Even after admitting just how toxic politically for the Republicans Paul Ryan's budget plan is and how extremely unpopular making any cuts to Medicare is with voters on all sides of the aisle, David Brooks still insists on calling Ryan "brave."
April 23, 2011

Even after admitting just how toxic politically for the Republicans Paul Ryan's budget plan is and how extremely unpopular making any cuts to Medicare is with voters on all sides of the aisle, David Brooks still insists on calling Ryan "brave."

Sorry David, but refusing to ask the rich to pay more in taxes, giving them another tax break they don't need, and balancing the budget off of the backs of the poor and the middle class is not "brave", "sort of brave" or anything resembling it.

Standing up to the insurance industries and demanding that we get a single-payer system where we're all in the same pool as these seniors -- now that would be brave.

Transcript via PBS:

JIM LEHRER: Has the president gotten any traction, do you think, Mark, on his -- going after the Republicans on the grounds of lowering taxes for the rich and fooling with Medicare?

MARK SHIELDS: I think -- I think this is potentially a game-changer.

JIM LEHRER: For him.

MARK SHIELDS: For him. I really do.

I think the -- David and I can argue about the policy, which I think is morally weak on the Ryan plan and puts those most vulnerable at most risk but you can't argue about the politics. The politics of it are terrible. They have given the Democrats an incredible opening.

The Democrats were reeling, have been on the defensive politically. And you talk about the town meetings that Republican congressmen are having during this congressional break. They are on the defensive, saying, no, I'm not going to abolish Medicare. I'm not going to dismantle it.

They have given an incredible opening to the Democrats to change the conversation, to put the president and the Democrats on the offensive.

JIM LEHRER: Do you think they are changing the conversation?

DAVID BROOKS: Yes. I mean, they knew they would open -- be creating an opening. I mean, they walked into this with their eyes wide open.

JIM LEHRER: The Republicans knew it, right.

DAVID BROOKS: I mean, they can read the polls like anybody else.


DAVID BROOKS: And raising taxes on the rich is popular. Cutting defense spending is pretty popular. Cutting -- any -- changing Medicare in any way, shape or form is extremely unpopular, including with Republicans.

And, so, they knew they were walking into it. That is why I think it was sort of brave of them to do this, because they do point to an elemental reality, that it's -- we can't balance the budget just by raising taxes on the rich and cutting defense spending. You have to touch the middle class and you have to touch seniors.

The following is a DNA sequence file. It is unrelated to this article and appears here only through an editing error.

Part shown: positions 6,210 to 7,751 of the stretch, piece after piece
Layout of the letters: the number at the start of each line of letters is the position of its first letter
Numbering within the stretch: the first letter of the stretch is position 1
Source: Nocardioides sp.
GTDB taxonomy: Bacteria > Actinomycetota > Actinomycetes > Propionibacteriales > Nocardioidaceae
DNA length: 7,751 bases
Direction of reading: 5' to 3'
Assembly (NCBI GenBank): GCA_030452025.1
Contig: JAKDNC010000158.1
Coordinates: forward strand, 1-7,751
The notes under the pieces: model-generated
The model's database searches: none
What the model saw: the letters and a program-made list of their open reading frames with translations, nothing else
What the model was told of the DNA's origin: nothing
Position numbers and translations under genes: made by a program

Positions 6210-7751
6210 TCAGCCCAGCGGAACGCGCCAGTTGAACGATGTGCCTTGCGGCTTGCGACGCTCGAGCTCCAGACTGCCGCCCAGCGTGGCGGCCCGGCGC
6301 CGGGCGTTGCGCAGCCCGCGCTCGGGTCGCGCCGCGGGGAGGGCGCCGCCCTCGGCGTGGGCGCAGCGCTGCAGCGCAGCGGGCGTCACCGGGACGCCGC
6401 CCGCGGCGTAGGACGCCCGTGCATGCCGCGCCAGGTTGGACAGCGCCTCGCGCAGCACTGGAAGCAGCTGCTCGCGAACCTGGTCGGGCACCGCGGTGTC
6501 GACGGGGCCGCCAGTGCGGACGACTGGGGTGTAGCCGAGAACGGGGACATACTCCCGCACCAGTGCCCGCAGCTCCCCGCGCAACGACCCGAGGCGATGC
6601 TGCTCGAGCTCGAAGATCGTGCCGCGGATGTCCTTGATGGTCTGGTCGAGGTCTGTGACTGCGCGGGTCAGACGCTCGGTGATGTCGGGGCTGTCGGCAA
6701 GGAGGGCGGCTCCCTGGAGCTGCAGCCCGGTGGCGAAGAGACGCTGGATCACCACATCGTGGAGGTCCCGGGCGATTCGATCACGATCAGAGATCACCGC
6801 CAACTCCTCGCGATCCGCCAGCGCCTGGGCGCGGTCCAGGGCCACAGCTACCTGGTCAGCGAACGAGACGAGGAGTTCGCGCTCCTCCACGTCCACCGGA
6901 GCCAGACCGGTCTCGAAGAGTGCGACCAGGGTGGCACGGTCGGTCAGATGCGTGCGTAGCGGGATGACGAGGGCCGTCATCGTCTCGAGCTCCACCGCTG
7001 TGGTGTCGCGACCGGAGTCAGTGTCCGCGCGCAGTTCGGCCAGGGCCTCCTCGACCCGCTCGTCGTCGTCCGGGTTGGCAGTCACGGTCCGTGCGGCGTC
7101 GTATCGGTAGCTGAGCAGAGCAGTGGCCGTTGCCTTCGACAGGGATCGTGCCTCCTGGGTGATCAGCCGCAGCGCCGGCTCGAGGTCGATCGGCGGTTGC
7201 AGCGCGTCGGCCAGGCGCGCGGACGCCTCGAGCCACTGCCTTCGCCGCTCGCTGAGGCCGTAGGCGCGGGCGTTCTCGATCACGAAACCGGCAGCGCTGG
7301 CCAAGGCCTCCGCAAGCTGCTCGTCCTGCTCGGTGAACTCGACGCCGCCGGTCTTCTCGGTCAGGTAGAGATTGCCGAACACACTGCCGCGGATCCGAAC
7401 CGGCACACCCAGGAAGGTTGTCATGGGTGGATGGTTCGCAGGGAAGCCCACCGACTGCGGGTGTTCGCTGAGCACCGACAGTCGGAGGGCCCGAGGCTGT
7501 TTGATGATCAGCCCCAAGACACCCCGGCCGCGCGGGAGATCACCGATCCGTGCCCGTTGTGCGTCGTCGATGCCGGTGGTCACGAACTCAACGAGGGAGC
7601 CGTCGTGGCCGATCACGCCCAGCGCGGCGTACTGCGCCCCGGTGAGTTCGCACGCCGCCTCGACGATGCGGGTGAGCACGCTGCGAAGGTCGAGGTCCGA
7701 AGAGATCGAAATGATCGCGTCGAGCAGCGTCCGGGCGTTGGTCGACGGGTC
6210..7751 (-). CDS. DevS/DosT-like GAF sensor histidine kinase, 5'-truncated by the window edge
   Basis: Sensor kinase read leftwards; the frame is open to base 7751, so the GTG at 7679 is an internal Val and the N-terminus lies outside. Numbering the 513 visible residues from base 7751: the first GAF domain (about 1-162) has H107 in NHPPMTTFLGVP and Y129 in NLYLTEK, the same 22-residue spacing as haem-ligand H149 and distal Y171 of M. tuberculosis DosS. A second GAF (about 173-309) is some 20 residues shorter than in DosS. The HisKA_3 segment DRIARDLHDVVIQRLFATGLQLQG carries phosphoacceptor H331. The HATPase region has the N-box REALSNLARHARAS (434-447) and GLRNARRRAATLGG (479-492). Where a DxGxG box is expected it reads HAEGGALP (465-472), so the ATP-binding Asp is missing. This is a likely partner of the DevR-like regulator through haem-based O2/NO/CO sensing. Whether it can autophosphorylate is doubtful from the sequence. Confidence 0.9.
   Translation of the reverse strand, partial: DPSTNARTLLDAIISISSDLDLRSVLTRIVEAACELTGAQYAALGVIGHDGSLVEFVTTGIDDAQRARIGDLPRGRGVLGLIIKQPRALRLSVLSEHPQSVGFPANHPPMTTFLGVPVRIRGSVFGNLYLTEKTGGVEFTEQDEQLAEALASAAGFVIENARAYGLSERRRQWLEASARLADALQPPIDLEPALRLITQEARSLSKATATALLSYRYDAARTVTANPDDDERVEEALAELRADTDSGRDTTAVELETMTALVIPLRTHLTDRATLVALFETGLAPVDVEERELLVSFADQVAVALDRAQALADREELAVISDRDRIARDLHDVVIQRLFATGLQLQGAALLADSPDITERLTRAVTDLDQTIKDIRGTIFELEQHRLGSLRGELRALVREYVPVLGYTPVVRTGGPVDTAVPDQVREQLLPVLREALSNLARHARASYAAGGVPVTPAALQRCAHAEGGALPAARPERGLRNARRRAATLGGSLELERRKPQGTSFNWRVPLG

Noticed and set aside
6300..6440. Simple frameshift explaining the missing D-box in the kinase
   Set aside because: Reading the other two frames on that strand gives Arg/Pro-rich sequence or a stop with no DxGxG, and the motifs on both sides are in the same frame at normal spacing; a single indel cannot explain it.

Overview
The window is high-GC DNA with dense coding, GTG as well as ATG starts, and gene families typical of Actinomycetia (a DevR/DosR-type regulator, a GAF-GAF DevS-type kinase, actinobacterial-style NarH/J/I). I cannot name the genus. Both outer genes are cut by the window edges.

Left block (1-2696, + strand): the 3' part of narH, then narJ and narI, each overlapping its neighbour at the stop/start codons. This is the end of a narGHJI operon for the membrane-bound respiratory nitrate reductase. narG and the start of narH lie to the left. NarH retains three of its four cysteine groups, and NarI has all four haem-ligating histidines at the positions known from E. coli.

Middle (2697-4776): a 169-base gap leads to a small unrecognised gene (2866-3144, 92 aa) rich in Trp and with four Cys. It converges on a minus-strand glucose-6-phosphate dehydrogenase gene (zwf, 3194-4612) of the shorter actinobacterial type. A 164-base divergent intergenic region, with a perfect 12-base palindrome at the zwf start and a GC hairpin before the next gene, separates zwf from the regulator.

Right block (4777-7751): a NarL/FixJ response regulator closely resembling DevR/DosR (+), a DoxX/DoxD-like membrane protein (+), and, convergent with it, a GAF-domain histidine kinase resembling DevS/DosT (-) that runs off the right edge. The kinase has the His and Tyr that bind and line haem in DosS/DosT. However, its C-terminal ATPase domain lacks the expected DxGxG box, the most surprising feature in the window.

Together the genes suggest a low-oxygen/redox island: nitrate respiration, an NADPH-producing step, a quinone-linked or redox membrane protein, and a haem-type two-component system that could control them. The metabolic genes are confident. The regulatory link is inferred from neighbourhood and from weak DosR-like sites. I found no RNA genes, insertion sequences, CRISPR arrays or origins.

And so I agree with Mark on the politics. And I -- last week, I called the election for Obama on the basis of that.

JIM LEHRER: You did. I remember that. I remember that.

DAVID BROOKS: I'm already regretting that, of course, by the way.

MARK SHIELDS: This week, he is calling it -- this week, he is calling it for Mitt Romney.

DAVID BROOKS: Yes. It is going to be Mitt Romney.



DAVID BROOKS: No, but, you know, I overstated it, but it is definitely an advantage that the Democrats are happy to walk into.


MARK SHIELDS: Republicans have done this. They did it in 1985 after -- I mean, 2005, after George W. Bush's re-election, they came out with the privatization of -- in Social Security.

JIM LEHRER: Social Security.

MARK SHIELDS: In 1995, with Newt Gingrich and the new Congress, they were going to cut Medicare spending. In 1985, with a Republican Senate, they wanted to cut the COLA, the COLA increase.

I mean, they want to go after the social programs. And each time, they take this election win as a mandate to do it, and they end up...

DAVID BROOKS: Well, but I can say, on the substance, they are right each time. I mean...

JIM LEHRER: You think it is courageous to do that?

DAVID BROOKS: Well, I mean, as I said, your average Medicare enrollee, average income, making I don't know what it is, $50,000 a year, is paying in $145,000 over the lifetime into the system, taking out $450,000.

Well, there is a big gap there. And that is unsustainable. And so the $450,000 has to be brought down over time. And they are absolutely right to try to bring it down. It just happens to be extremely unpopular to try to talk about that.

MARK SHIELDS: I just think there is a moral test to every budget. And when you are doing it, those who are suffering the most are those who don't have a voice at the table, I mean and they really don't have a place at the table.

DAVID BROOKS: Yes, that's our grandchildren.

MARK SHIELDS: It's our grandchildren. It's the poor. It's the unemployed. It's the jobless. It's the homeless. I mean, these people...

JIM LEHRER: And that is the Democratic message, right?

MARK SHIELDS: But they're not even -- they're not even -- well, the Democrats haven't been particularly solicitous or championing of them either.

But I mean, the Republicans just kind of write them off like they are not existing.

DAVID BROOKS: One rabid point, who is taking money away from the homeless, programs for the homeless? It is Medicare. That is what is taking money. That is what squeezing all these other programs.

MARK SHIELDS: No, no, not when you're talking about making Medicaid into a private...

JIM LEHRER: Goodbye. Goodbye.


JIM LEHRER: Nice talking to you all.

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